One of the reasons I like reading C.S. Lewis’ letters is that I get to see hints of ideas that will one day become books. Except for some time in his 20s, we don’t have Lewis’ diaries, and most of his notebooks aren’t published. So what we have most to go on are the little ideas that pop up in his letters to friends, colleagues, and fans.
One of the friends is Leo Baker, a teacher and Anthroposophist that Lewis had gone to Oxford with. In a letter talking about Lewis’ The Allegory of Love, Jun 24th, 1936, after a hilarious self-deprecating slice at his own work, Lewis wrote to his friend:
I am greatly distressed to hear that you are still suffering….
I must confess I have not myself yet got beyond the stage of feeling physical pain as the worst of evils. I am the worst person in the world to help anyone else to support it. I don’t mean that it presents quite the intellectual difficulties it used to, but that my nerves even in imagination refuse to move with my philosophy. In my own limited experience the sufferer himself nearly always towers above those around him: in fact, nothing confirms the Christian view of this world so much as the treasures of patience and unselfishness one sees elicited from quite commonplace people when the trial really comes. Age, too–nearly everyone improves as he gets old, if this is a ‘vale of soul making’, it seems to, by round and by large, to be working pretty well. Of course I can’t hazard a guess why you should be picked out for this prolonged suffering.
I am told that the great thing is to surrender to physical pain–I mean not to do what’s commonly called ‘standing’ it, above all not to brace the soul (which usually braces the muscles as well) not to try to ignore it: to be like earth being ploughed not like marble being cut. But I have no right to discuss such things on the basis of my very limited experience.
In these words, we see the beginnings of Lewis first apologetics book, The Problem of Pain (1940). It has the elements of Christian thinking about pain with Lewis’ own admission that thinking about pain as a philosophical problem is a lot different than actually living through it.
“when pain is to be born, a little courage helps more than much knowledge, a little human sympathy more than much courage, and the least tincture of the love of God more than all” ( Preface to The Problem of Pain).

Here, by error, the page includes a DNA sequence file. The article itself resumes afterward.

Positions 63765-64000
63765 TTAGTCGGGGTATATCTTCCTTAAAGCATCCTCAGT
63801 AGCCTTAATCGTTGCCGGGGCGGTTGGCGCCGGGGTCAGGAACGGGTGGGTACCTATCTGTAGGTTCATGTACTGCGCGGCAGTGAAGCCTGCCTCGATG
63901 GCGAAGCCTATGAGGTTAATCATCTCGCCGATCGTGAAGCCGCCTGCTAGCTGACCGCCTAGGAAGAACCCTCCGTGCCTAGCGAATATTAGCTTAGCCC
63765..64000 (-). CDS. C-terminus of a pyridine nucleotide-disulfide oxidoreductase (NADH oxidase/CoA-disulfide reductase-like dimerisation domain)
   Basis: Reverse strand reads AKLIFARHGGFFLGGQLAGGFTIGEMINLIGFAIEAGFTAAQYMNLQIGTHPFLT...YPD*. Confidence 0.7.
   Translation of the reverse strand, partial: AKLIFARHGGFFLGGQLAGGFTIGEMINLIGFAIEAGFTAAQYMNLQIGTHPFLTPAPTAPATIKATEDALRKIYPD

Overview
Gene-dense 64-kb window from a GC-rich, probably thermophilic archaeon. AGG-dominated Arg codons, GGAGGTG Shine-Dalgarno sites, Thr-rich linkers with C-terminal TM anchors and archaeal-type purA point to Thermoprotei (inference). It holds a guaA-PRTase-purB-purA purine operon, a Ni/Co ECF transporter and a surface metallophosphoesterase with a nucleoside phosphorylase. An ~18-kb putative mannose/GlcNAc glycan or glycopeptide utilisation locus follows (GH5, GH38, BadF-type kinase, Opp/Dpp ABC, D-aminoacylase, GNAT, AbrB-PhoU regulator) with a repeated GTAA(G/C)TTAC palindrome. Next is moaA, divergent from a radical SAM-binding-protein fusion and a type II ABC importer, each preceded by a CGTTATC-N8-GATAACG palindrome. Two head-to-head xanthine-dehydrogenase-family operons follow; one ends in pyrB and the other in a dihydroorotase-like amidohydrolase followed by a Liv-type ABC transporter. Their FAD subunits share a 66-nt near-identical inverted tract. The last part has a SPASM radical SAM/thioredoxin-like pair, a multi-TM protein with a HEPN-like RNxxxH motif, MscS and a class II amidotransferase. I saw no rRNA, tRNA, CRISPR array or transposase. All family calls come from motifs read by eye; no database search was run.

The germ of some of Lewis’ characters also appear in his letters. In a June 1937 letter to Dom Bede Griffiths–a student of Lewis’ who became a monk–we see the character of Weston from Out of the Silent Planet: a megalomaniacal genius who would sacrifice the environment or humans or the people of other worlds in order to extend the idea of the human race.
I was talking the other day to an intelligent infidel who said that he pinned all his hopes for any significance in the universe on the chance that the human race by adapting itself to changed conditions and first planet jumping, then star jumping, finally nebula jumping, could really last forever and subject matter wholly to mind.
When I said that it was overwhelmingly improbable, he said Yes, but one had to believe even in the 1000th chance or life was mockery. I of course asked why, feeling like that, he did not prefer to believe in the other and traditional ‘chance’ of a spiritual immortality. To that he replied–obviously not for effect but producing something that had long been in his mind–‘Oh I never can believe that: for if that were true our having a physical existence wd. be so pointless.’
A study could be made of all the idea-seeds that appear in Lewis’ letters. He was a percolator, someone who would have an idea and let in roll around his brain for awhile. He would jot notes down, make false starts on stories and lectures, and write poems in the margins. And, of course, he would test his ideas out on others.
Which, of course, leaves a trail for all of us.